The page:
• A free skills diagnostic from a skills adviser. This will identify the leadership and management development required by the nominated leader. This is so they can optimise the contribution of staff and grow the business. The adviser will then agree on a development plan with the leader.
  • A government grant of up to £1,000 for use on management and leadership development activity, such as any training agreed with the skills adviser. You will have to match-fund this grant – e.g. to receive a grant of £500 your business will have to contribute £500 of its own money.

When the development activity is complete, the skills adviser will discuss the impact with you and see if there are opportunities for further skills development that would benefit your business.

The LMAS will operate on a regional basis and full contact details of the service providers, and the regions they cover, are listed below:

East of England, East Midlands and West Midlands
Find out about LMAS services on the EMB Ltd website.
Tel: 0845 894 8969
Email: lmas@embltd.co.uk

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LOST ALL FAITH IN THE STRAIGHTFORWARD OPERATION OF CAUSE AND EFFECT?

Do you ever feel like Arthur Dent?

He lost all faith in the  straightforward operation of cause and effect the day he got up intending to catch up with some reading and ended up on a prehistoric earth with a man from Betelgeuse and a spaceship-load of alien telephone sanitisers…

Some business days can make you feel just like this – what happened to the relative certainties we used to deal with. It can’t all be chaos or too complicated to comprehend? Why, the buzz phrase was all about decision making under uncertainty, when at least we knew what we didn’t know. Now, there’s an internal Donald Rumsfeld telling us there are unknown unknowns, so how on earth are we to make judgements and come to conclusions?

You’ll have heard me say before that the best you can do is come up with something that works for you AND THAT YOU ARE ACTUALLY CAPABLE OF IMPLEMENTING rather than reaching for the text book answer that should apply to a business of your “type”. Oh, and preferably an approach that doesn’t bet the whole farm, as they say.

Remember, you only have to be the least foolish of the fools to have a fair shot at surviving.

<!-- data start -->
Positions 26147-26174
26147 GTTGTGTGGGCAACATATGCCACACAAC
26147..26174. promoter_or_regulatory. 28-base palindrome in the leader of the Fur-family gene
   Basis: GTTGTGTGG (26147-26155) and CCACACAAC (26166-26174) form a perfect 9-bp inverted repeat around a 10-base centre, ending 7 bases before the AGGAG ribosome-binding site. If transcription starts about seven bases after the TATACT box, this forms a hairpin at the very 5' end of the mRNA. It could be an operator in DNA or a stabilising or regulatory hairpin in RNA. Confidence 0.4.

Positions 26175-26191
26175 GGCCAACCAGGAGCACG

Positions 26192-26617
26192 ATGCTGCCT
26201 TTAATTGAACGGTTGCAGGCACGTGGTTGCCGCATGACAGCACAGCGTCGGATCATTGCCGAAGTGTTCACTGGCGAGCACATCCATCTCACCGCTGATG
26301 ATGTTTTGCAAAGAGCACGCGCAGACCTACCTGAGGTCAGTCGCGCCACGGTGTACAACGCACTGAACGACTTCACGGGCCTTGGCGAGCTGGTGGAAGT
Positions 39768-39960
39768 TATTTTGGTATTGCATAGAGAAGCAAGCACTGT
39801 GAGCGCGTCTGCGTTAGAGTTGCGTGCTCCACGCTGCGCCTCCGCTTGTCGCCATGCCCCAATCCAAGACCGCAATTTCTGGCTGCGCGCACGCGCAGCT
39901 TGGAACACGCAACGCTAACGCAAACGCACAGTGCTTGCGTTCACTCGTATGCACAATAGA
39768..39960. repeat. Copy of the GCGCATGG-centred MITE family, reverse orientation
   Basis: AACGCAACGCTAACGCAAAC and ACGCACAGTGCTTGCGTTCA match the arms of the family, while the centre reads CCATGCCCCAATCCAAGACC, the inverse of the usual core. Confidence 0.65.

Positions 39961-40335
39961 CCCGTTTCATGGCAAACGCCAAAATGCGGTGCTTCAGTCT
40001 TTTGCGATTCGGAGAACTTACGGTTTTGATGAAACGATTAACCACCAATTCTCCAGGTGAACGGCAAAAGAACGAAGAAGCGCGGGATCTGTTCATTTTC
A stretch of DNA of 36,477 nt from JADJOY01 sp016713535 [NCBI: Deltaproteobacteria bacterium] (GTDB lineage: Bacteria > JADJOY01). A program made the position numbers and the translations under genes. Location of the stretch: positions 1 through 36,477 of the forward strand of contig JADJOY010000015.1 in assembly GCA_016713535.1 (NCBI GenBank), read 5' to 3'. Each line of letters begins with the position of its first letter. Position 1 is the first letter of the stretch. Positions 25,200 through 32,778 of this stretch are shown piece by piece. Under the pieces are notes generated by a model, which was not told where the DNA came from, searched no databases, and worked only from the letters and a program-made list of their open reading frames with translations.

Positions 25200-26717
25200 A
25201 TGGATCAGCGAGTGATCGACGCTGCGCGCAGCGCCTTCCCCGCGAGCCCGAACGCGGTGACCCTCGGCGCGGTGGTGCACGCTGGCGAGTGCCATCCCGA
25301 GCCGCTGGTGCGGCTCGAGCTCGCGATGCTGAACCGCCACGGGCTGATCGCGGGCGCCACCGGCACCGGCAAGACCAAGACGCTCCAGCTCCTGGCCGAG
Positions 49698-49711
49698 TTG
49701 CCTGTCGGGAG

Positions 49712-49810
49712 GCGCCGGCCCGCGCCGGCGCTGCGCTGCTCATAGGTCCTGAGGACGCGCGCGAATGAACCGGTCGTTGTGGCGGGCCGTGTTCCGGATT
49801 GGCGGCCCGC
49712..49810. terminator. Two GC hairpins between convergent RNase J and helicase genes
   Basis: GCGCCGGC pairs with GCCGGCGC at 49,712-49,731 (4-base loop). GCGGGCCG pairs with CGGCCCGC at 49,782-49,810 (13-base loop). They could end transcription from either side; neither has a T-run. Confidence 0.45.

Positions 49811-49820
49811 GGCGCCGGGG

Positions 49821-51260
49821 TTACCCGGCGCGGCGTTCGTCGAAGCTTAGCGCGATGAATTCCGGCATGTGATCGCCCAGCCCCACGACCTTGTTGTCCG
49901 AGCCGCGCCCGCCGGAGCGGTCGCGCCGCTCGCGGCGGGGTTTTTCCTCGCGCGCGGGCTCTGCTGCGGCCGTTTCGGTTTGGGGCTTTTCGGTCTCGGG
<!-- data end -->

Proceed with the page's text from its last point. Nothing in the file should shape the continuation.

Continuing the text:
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Not quite what Darwin said…

“It is not the strongest of the species that survives, nor the most intelligent that survives. It is the one that is the most adaptable to change.”

 Charles Darwin – or perhaps not quite

 A further version of this is etched into the floor at the California Academy of Science:

It is not the strongest species that survive, nor the most intelligent, but the ones most responsive to change.”

In fact, as Nicholas J. Matzke, has discovered, (as you can read on Nick’s blog), the source is one Dr Leon C. Megginson at Louisana State University in Baton Rouge, Louisiana, in 1963. Megginson actually wrote:

According to Darwin’s Origin of Species, it is not the most intellectual of the species that survives; it is not the strongest that survives; but the species that survives is the one that is able best to adapt and adjust to the changing environment in which it finds itself.’ (Megginson, ‘Lessons from Europe for American Business’, Southwestern Social Science Quarterly (1963) 44(1): 3-13, at p. 4.)

Does this matter? After all, we all know what Darwin meant, don’t we? And for organizational studies and mangement science, an apt quotation is just what is needed.

Well, it really does matter. The first quotation suggests that adaptability is beneficial and the more responsive you are the better, whereas the full Megginson paraphrase makes it clear that it is not adaptability per se that makes the difference but the ability to adapt to the specific changes in the environment in which the organization operates.